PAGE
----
11. Erp says

    Doubtful. They’re part of the same parent organization, which isn’t the one that made the change. There could be a schism brewing in it about whether to recognize the UK member, or whether other members want to leave.

    The World Association of Girl Guides and Girl Scouts (WAGGGS) to which both the US Girl Scouts and the UK Girl Guiding belong is unlikely to schism over this. The world organization requires a trio of duties: Duty to God, Duty to others, and Duty to self. However duty to God is interpreted broadly especially since many scouts/guides are Buddhists so the actual wording by the national organization can be quite varied and nontheistic.
    WAGGGS has accepted the very similar promises from Australia and Canada so certainly will not baulk over the UK change (especially since UK Guides is the mother organization).

  12. latsot says

    I went to cub scouts in the UK exactly once. I had to promise to serve god and the queen and salute the Union Flag and “obey the cub scout law”, whatever that is, they didn’t say. There was quite a lot about ‘duty’ and hardly anything about running around like an idiot shouting, which is what I was hoping for.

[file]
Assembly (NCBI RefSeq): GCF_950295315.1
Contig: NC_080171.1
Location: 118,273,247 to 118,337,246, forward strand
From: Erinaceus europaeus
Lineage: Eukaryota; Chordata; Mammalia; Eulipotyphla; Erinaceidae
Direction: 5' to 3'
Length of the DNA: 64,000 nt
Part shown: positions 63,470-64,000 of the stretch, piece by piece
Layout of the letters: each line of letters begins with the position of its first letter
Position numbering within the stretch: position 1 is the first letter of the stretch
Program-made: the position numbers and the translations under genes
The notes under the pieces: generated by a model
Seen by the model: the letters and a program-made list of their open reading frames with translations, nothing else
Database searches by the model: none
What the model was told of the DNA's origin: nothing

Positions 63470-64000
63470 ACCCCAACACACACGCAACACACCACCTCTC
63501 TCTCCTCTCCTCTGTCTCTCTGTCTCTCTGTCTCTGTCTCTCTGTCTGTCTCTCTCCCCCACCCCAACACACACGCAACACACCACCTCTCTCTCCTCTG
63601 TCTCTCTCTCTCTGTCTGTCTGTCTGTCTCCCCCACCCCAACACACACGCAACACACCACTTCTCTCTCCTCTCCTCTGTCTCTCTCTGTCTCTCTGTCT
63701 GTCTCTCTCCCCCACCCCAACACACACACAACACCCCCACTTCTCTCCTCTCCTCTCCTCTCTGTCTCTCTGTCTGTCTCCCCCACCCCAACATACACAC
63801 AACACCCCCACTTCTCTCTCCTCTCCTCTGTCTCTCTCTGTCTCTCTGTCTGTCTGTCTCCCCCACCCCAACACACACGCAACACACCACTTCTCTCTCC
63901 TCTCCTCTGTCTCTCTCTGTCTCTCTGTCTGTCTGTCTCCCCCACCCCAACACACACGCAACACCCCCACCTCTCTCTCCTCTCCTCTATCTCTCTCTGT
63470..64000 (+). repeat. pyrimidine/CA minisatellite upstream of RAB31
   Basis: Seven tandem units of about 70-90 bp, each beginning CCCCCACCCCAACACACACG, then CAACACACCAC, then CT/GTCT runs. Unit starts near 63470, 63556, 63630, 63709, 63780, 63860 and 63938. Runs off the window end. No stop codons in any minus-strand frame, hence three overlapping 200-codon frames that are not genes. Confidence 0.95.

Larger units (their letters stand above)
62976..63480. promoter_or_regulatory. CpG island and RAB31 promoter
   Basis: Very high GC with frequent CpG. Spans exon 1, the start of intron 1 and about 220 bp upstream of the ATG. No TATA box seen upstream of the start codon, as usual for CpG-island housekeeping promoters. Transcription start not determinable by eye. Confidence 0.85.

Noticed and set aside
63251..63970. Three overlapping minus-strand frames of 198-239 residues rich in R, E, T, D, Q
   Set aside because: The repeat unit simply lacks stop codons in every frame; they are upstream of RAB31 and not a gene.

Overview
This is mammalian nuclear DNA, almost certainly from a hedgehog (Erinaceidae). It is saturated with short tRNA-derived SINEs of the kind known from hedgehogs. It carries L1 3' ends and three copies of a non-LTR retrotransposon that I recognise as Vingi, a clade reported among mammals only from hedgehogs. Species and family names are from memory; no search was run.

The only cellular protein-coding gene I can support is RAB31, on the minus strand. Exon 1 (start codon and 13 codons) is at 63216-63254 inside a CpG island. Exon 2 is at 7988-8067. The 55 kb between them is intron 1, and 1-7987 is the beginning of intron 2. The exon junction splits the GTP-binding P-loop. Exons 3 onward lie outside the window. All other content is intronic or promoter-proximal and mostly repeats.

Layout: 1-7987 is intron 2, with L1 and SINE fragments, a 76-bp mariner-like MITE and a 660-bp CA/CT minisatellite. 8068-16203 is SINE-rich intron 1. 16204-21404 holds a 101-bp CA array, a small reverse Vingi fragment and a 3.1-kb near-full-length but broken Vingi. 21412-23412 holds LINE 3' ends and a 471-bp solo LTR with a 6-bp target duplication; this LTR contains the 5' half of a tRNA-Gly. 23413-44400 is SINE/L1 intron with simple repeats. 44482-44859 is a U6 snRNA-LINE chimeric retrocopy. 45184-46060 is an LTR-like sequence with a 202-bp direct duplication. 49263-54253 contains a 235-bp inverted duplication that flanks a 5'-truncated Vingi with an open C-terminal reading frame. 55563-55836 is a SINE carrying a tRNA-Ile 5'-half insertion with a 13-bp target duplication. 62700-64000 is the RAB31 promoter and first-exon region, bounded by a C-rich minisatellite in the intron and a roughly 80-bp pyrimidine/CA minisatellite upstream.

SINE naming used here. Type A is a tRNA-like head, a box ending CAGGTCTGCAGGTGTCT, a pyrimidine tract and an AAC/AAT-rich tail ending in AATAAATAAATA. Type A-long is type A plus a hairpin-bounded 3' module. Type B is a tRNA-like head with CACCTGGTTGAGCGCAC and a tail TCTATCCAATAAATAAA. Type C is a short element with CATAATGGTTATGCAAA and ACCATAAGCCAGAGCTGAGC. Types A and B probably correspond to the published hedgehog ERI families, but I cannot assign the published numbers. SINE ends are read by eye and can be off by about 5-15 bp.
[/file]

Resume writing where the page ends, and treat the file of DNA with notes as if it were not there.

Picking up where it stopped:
I didn’t go back.

  13. chris says

    Girl Scouts did help change my views. It was the big thing at one school where my Army dad was stationed during fifth and sixth grade (kid activities change depending on who is active, at another it was Explorer Scouts, which is part of Boy Scouts of American, and in another it was JETS, Junior Engineering Technical Society).

    During bus trips to our camping site we would sing songs. When we broke out into “They Will Know We are Christians by our Love”, the twin daughters of the school’s art teacher would stand up and loudly sing their version: “They Will Know We are Jewish by our Love.”

    Okay, it is not big atheist, but helped make an eleven year old realize there is more than one “truth.” So later I decided to add “Happy Hanukkah” to my December greetings. I kept being asked if I was Jewish. Which is when I realized many Christians (and recently I discovered, some Jews) did not understand why some people were called “Chris.”